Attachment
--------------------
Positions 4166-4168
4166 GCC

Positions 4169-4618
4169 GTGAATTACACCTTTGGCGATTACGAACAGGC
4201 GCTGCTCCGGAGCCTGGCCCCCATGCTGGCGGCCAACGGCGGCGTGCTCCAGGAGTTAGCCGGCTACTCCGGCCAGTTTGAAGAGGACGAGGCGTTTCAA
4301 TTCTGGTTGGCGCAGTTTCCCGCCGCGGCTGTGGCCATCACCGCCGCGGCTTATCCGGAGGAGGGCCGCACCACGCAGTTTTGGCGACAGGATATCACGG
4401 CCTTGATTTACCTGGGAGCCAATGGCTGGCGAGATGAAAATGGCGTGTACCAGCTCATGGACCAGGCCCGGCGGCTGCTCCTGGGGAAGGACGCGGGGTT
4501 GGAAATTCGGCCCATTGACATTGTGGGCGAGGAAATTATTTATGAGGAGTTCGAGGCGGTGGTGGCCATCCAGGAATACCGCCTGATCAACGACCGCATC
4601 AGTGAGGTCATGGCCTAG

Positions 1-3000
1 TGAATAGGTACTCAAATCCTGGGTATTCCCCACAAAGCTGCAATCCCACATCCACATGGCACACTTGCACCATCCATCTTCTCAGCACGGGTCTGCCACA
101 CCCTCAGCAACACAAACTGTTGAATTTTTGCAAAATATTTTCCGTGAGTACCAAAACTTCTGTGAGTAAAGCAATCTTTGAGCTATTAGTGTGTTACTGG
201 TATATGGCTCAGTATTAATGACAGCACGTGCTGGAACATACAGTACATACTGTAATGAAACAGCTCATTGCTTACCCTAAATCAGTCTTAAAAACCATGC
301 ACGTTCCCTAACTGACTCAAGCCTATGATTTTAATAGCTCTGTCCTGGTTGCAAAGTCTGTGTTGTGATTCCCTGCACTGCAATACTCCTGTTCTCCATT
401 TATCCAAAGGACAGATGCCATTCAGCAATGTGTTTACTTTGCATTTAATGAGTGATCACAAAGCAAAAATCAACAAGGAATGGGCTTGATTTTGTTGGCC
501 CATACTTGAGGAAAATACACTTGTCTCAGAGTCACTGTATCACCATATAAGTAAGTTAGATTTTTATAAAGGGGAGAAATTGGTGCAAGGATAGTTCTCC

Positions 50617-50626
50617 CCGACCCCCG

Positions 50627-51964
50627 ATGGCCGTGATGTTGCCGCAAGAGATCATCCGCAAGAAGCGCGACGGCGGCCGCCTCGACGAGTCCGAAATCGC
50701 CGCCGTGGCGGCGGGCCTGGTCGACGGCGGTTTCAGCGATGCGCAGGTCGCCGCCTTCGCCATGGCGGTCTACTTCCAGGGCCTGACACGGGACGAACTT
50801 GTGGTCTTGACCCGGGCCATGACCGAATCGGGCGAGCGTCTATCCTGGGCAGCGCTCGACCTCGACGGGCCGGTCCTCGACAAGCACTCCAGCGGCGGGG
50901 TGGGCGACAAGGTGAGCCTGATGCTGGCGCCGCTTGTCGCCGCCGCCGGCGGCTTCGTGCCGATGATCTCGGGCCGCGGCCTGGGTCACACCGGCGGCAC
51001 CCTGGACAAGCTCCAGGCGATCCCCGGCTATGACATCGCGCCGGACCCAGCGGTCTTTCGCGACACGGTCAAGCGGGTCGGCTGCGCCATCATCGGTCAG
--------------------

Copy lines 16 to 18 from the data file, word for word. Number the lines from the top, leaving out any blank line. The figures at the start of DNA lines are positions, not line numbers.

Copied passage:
501 CATACTTGAGGAAAATACACTTGTCTCAGAGTCACTGTATCACCATATAAGTAAGTTAGATTTTTATAAAGGGGAGAAATTGGTGCAAGGATAGTTCTCC

Positions 50617-50626
50617 CCGACCCCCG